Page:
Interview with Jurgen Appelo on the Complex Manifesto

by Krishna on March 15, 2009

jurgen appelo I was fascinated with Jurgen Appelo’s post proposing a new “Complex Manifesto” because it was able to explain with clarity why we have to think deeper when we read software experts talk about various principles and practices. I requested him to answer a few questions on the topic and he was very kind to agree and respond. Here are the questions and answers:

  1. If you were to sum up the “Complex Manifesto” in one sentence, what would you say?
    It is important to understand why there is no silver bullet: the world is complex.
  2. What were the recent causes that prompted you to create a “Complex Manifesto”?
    I saw too many claims about the “absolute necessity” to do refactoring, unit testing, and several other good practices. While it is true that these practices are often quite good, there are no absolutes in this world, other than death and taxes.
  3. Why does the programming world need a “Complex Manifesto”?
    It doesn’t. But it also didn’t need an Agile Manifesto, nor a Manifesto for Software Craftmanship, or whatever. However, these things can help to give people a frame of reference for the things they do. They are a bit like vision statements, in that they paint a global picture of how things should be. We can glance and point at them occasionally, and then we get back to work.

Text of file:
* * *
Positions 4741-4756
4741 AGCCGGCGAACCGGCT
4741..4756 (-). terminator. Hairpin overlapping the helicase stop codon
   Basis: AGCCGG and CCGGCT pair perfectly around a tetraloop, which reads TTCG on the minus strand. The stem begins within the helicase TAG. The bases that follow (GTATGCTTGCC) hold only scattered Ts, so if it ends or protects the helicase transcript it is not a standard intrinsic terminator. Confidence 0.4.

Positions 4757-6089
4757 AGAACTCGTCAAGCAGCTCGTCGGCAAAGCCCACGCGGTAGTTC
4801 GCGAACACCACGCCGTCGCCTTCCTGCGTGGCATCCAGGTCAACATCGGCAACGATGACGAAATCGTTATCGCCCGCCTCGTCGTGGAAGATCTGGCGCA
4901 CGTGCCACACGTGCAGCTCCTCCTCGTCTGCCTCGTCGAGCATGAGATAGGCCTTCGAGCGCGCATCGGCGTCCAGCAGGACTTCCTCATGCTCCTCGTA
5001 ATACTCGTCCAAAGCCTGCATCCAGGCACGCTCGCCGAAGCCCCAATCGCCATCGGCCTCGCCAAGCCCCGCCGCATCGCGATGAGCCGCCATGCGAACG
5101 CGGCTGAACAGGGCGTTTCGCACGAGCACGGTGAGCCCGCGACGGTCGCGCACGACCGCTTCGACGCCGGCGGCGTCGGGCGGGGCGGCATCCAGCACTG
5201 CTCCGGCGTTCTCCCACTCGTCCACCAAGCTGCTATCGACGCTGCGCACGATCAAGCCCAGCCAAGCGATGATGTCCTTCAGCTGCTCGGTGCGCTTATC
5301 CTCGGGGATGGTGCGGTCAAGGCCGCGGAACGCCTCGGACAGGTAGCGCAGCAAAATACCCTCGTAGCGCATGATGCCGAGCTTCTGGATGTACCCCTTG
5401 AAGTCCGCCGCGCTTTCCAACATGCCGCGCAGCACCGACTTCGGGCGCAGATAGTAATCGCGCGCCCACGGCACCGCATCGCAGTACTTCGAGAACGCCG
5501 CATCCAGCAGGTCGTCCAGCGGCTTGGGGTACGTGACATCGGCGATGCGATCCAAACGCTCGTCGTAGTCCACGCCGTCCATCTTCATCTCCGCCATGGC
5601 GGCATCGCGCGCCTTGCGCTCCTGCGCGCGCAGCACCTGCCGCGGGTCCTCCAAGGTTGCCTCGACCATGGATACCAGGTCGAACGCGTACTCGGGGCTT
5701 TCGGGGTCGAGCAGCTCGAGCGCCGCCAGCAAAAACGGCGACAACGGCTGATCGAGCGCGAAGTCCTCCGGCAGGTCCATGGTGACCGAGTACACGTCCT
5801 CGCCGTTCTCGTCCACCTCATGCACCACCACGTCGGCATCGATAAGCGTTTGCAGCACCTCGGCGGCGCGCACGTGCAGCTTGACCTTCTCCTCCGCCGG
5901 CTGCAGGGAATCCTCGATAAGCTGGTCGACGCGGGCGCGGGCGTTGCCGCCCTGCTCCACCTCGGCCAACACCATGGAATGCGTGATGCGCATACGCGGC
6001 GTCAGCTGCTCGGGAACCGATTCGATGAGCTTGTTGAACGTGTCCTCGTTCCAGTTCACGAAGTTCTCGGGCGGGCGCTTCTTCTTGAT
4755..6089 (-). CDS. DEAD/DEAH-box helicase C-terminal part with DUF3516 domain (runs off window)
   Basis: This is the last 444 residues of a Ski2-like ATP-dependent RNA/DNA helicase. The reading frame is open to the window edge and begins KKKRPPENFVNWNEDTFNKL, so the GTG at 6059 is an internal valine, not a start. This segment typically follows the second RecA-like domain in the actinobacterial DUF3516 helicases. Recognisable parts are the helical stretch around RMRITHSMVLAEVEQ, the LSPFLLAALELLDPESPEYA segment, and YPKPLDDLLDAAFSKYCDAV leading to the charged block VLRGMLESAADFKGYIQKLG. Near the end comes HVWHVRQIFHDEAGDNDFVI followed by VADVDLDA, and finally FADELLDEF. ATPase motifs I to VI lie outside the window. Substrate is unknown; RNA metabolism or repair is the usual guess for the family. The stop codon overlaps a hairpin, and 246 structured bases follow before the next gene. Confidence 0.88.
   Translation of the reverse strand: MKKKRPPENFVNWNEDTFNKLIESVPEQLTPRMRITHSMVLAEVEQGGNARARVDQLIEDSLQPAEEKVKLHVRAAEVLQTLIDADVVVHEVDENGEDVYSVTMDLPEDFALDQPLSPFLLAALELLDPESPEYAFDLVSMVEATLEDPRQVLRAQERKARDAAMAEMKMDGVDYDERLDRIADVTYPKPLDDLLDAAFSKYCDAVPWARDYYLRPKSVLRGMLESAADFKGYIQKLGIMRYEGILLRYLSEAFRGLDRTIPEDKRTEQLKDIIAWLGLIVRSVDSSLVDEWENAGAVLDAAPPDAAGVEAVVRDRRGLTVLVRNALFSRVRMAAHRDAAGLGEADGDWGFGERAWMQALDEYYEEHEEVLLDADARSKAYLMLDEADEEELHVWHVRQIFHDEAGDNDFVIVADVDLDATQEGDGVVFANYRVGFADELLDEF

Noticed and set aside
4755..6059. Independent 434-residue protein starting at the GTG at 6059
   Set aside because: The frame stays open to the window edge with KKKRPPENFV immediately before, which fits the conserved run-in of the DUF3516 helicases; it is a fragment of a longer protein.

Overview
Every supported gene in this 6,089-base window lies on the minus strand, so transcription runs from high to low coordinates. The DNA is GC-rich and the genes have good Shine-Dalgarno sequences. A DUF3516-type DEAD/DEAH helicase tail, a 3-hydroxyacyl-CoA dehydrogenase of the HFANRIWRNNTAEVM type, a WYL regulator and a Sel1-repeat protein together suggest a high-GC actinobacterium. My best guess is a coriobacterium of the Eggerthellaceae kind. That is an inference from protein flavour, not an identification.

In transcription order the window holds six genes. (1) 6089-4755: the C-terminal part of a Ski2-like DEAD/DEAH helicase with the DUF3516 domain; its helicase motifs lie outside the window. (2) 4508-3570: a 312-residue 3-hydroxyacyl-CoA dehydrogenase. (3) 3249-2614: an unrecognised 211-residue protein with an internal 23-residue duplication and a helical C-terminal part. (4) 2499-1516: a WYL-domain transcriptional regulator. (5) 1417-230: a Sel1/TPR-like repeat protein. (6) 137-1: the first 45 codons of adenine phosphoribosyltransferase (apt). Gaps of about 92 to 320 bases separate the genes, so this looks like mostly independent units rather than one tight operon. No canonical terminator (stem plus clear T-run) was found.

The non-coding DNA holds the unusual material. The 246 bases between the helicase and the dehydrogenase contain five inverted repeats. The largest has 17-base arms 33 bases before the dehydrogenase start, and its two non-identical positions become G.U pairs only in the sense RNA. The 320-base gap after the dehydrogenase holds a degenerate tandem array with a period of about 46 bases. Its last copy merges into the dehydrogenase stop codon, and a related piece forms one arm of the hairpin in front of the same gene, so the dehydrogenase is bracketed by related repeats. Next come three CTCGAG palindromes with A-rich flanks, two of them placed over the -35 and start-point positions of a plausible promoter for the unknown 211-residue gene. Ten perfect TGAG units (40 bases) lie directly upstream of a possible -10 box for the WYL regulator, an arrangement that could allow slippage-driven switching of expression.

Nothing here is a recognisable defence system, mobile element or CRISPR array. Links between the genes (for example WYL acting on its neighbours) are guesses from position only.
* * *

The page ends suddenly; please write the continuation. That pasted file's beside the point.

4. What would you say to critics who may interpret the “Complex Manifesto” as “It Depends” statement? Or do you agree with that assessment?
    Yes, I agree. It depends. There is no silver bullet. Everything is relative. However, my Complex Manifesto does more. It explains why this is the case.
  5. How much knowledge and/or experience would a developer need to be able to understand “when to use what”?
    I cannot answer that question. A one year old child already understands when to use its feet and when to use its hands. While at my age I still don’t know when to use Twitter and when to use Facebook. So again… it depends on the problem.
  6. Do you envision the “Complex Manifesto” as changing the arguments from “what methodology is best” to “what scenarios is a particular methodology better in”?
    No, I don’t think any methodology is best. For every software project there are several optimal sets of best practices. Whether or not such an optimal set closely resembles any particular methodology is probably pure chance. The real value of methodologies is that they are good vehicles for teaching practices, and for practices to be carried over from one project to another. The practice “collective code ownership” gets copied around more than “private code ownership” because the former is part of XP while the latter is part of FDD, and XP is far more popular than FDD. That is the value of methodologies: they copy practices around.
  7. Finally, religious arguments among programmers in the right spirit are fun to read. If the “Complex Manifesto” is widely accepted, wouldn’t it make the community a little, ahem, boring?
    Not at all. Religious arguments in absolutes are useless when they don’t consider the context. But when people do consider a context, we can still enjoy fanatical arguments. I know several of these going around in our projects… 🙂


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